It often surprises people to know that the Bible they hold in their hands may deviate in some rather significant ways from the Bible as it was originally composed. The text evolved (teehee) in a number of different ways, but the one I want to briefly go over today is mostly an issue for the New Testament.



In the original Greek, there was no punctuation. Also, every letter was capitalized (called “majuscule” – the lower case letters I’m using now were unheard of until the Carolingian minuscule script invented in the 8th century). Worse yet, there were no spaces between words!

So the 9th century scribe trying to convert the text of the Bible into the newfangled script had quite the task in front of him. This poor hapless fellow, born to the wrong generation as far as scribes are concerned, had to try to figure out where to put in spaces.

Now, most of the time, this was probably pretty easy. Even if there were several possibilities, the right interpretation could usually be guessed from the context. But sometimes, it wasn’t so simple.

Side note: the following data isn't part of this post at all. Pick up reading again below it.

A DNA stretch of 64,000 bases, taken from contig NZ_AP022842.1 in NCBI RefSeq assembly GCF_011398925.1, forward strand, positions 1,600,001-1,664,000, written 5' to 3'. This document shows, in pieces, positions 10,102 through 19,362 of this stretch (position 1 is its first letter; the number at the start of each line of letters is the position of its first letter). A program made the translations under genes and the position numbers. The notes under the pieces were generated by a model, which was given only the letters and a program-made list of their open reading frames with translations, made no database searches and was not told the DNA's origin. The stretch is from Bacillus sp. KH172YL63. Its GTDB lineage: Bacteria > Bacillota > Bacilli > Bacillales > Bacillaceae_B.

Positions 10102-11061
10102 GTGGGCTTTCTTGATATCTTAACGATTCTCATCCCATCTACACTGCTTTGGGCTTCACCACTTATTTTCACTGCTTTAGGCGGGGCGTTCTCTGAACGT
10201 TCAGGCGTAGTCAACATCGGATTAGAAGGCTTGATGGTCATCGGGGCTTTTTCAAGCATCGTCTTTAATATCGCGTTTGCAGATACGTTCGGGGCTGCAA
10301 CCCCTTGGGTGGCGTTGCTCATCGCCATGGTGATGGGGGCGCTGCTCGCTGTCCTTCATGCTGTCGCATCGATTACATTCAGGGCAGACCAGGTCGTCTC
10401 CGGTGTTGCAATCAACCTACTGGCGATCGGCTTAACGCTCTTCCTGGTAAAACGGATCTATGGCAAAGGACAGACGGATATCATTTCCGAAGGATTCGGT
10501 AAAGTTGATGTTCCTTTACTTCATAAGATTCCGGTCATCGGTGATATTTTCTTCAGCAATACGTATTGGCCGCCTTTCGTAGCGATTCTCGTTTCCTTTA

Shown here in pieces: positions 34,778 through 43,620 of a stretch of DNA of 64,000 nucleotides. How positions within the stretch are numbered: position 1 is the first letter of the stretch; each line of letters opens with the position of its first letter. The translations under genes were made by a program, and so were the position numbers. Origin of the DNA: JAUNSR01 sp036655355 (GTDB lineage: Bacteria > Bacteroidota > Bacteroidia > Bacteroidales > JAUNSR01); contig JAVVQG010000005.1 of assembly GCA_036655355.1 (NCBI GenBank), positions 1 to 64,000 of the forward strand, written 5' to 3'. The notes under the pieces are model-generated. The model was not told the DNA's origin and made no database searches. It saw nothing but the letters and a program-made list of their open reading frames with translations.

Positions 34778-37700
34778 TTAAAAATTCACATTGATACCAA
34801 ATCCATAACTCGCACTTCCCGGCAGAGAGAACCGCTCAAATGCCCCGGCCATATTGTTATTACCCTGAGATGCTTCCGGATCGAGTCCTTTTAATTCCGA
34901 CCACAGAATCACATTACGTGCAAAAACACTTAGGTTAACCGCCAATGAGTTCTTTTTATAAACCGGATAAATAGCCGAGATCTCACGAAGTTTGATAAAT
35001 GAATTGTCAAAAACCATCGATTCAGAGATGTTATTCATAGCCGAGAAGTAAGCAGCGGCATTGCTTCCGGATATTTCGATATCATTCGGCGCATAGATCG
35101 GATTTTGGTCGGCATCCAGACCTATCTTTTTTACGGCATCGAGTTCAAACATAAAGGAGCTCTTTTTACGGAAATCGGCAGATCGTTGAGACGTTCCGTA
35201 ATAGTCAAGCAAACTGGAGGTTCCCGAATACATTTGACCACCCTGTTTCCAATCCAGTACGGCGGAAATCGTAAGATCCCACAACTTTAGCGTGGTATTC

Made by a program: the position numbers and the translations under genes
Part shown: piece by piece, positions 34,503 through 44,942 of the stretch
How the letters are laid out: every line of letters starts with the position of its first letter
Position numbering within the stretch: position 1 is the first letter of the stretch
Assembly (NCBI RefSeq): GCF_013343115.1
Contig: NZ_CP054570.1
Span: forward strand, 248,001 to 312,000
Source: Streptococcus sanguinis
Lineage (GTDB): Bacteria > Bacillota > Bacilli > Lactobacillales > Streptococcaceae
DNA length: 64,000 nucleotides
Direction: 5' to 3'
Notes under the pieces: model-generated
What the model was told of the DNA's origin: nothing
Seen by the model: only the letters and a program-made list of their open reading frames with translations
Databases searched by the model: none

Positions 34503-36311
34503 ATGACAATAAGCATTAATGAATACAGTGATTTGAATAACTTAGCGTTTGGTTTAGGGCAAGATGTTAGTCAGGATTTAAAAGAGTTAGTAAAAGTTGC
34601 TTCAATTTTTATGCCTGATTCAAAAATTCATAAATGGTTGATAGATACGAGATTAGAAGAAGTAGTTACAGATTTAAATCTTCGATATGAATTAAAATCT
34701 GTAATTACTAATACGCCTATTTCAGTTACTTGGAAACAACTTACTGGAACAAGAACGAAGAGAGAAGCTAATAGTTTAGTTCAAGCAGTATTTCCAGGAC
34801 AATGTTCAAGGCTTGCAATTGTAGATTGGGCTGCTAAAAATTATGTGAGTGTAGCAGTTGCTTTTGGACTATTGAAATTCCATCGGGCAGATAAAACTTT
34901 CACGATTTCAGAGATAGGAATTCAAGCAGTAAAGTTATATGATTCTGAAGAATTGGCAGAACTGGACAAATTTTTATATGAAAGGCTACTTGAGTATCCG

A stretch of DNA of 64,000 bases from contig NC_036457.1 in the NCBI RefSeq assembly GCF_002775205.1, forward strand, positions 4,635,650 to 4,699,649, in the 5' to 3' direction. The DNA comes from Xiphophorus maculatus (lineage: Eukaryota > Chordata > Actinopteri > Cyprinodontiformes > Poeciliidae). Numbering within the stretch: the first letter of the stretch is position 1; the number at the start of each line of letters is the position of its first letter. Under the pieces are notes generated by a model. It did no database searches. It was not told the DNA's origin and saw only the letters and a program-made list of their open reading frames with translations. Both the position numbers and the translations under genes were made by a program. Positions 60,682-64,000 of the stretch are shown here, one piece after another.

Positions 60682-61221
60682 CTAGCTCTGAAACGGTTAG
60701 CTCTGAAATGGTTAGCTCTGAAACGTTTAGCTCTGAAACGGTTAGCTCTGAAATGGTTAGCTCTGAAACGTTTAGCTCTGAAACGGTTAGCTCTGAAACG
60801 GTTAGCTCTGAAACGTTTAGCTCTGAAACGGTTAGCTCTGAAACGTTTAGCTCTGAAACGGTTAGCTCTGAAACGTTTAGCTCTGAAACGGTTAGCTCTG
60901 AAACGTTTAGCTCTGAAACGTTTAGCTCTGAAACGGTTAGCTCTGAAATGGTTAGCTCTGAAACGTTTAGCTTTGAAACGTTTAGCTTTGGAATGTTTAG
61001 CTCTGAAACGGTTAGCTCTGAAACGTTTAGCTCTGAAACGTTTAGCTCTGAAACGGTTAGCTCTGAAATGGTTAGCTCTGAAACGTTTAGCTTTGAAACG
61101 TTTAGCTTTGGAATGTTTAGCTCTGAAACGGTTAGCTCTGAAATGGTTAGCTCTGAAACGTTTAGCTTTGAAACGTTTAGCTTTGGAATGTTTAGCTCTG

To illustrate this point, Bart Ehrman often uses this example: lastnightatdinnerwesawabundanceonthetable. How do you read this? Is there a lot of food, or is it just frisky?

When I was in university, the best professor ever used this example: GODISNOWHERE. You can see how something as simple as putting spaces in the right place can have a pretty significant theological impact!